Opinions on truthiness across languages

wrschneider profile image Bill Schneider ・2 min read

A version of this article originally appeared on my GitHub pages blog

Different languages have different opinions about what to treat as "truthy" or "falsy" when using a non-boolean object as an expression inside an if statement.

I looked at Python, Groovy, Javascript and Ruby to compare their differences.

  • Null is always falsy
  • Zero and empty strings are falsy, except in Ruby
  • Empty collections (set/list/dict) are falsy in Python and Groovy but not Javascript or Ruby

My observations and personal opinions on language design:

  • Python treats zero, empty strings and collections all as 'falsy'. Personally, I find this the most intuitive convention.
    • Treatment of zero and null as falsy has historical precedent, from C. False and null pointers are both represented as zeros in a register or memory location.
    • Treatment of empty strings and collections is a nice convenience, given the number of times I've written conditionals like if (foo != null and !foo.empty()). It's usually the exception that I want to distinguish between null and empty in a conditional. So it's nice that if (foo) handles the common case, then I can write if (not foo is None) when I really do want to distinguish null.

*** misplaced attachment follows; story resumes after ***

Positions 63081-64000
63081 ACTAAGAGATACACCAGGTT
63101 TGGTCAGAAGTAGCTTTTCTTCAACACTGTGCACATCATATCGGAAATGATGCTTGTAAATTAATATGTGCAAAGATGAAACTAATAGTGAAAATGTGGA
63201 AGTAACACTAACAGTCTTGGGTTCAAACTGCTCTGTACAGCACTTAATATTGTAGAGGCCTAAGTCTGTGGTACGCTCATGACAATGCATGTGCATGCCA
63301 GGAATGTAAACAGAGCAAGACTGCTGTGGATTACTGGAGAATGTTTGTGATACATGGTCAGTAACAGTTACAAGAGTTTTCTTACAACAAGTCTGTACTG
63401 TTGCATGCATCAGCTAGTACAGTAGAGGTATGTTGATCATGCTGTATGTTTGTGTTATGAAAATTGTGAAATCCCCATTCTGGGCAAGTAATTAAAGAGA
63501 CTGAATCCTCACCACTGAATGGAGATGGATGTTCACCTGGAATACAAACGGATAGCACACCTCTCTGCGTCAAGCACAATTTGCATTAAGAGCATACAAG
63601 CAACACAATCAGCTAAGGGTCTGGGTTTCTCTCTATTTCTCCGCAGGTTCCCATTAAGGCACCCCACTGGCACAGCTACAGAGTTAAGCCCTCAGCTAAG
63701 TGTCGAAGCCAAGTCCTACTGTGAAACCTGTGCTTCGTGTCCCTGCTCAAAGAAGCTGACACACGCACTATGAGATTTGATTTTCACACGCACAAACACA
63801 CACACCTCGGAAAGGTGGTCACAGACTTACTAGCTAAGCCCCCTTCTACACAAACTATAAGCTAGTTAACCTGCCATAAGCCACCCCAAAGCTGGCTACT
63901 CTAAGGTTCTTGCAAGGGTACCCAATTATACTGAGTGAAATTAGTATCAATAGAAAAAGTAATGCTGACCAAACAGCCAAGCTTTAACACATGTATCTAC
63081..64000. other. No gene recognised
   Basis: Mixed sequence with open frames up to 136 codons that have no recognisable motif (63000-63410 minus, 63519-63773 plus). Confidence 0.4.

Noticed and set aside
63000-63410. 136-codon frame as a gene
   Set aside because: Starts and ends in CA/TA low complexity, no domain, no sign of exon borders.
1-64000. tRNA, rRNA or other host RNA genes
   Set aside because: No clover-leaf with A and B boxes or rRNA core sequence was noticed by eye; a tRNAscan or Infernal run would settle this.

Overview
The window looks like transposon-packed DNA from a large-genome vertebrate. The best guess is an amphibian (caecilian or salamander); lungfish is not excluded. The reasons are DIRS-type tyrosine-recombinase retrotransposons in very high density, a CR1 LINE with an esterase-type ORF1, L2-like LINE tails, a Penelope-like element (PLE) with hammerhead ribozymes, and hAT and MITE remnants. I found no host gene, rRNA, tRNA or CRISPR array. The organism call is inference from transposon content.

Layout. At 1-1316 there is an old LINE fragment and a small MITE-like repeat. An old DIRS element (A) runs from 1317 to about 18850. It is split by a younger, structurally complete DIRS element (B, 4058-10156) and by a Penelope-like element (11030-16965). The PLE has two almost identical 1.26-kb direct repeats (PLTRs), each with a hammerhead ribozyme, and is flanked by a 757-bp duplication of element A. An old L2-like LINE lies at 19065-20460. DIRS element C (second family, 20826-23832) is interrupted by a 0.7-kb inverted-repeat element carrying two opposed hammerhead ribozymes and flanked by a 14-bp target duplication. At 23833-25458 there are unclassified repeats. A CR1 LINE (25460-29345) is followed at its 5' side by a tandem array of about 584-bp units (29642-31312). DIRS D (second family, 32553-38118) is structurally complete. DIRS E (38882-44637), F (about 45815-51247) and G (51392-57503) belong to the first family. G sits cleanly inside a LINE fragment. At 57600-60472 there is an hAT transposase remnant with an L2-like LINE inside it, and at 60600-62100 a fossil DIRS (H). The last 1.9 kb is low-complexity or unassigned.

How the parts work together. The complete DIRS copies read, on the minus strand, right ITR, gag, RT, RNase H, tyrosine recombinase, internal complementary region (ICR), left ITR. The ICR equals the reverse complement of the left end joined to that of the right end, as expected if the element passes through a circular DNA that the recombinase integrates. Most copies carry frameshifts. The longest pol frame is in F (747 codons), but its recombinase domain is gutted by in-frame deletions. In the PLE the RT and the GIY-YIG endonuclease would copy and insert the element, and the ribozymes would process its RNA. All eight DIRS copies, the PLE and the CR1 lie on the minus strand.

• Treatment of empty string as similar to null feels familiar from my Oracle experience. Also, it's consistent with treatment of an empty collection.
  • Groovy is inspired by Python and adopts similar conventions for truthiness.
  • Ruby takes a different opinion that all values are truthy except nil (and false, of course). While it's not my personal preference, it's defensible and self-consistent.
  • Javascript can reliably be expected to deliver a WTF. Javascript treats zero and empty strings as falsy, but empty collections as truthy. To me, it's hard to understand why strings and collections ought to behave differently; the Python behavior makes much more sense. But wait, it gets even better: check out this link on StackOverflow.


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lukaszkuczynski profile image

For me - but it's only an opinion - the very true is that only Booleans should be true. Of course, it's short to write, and I am lazy, too. I am using Pythonic truthiness very often. But how much more straightforward it is to treat true as true, and false as false. It would be more readable to use string.is_empty() or array.no_elements().

wrschneider profile image
Bill Schneider Author

Are you arguing for static compile-time type checking in general, or specifically that if/while etc. should not accept non-boolean types?

lukaszkuczynski profile image

I mean that it's more clear when we explicitly say: I am returning a boolean value. I am far from static type checking.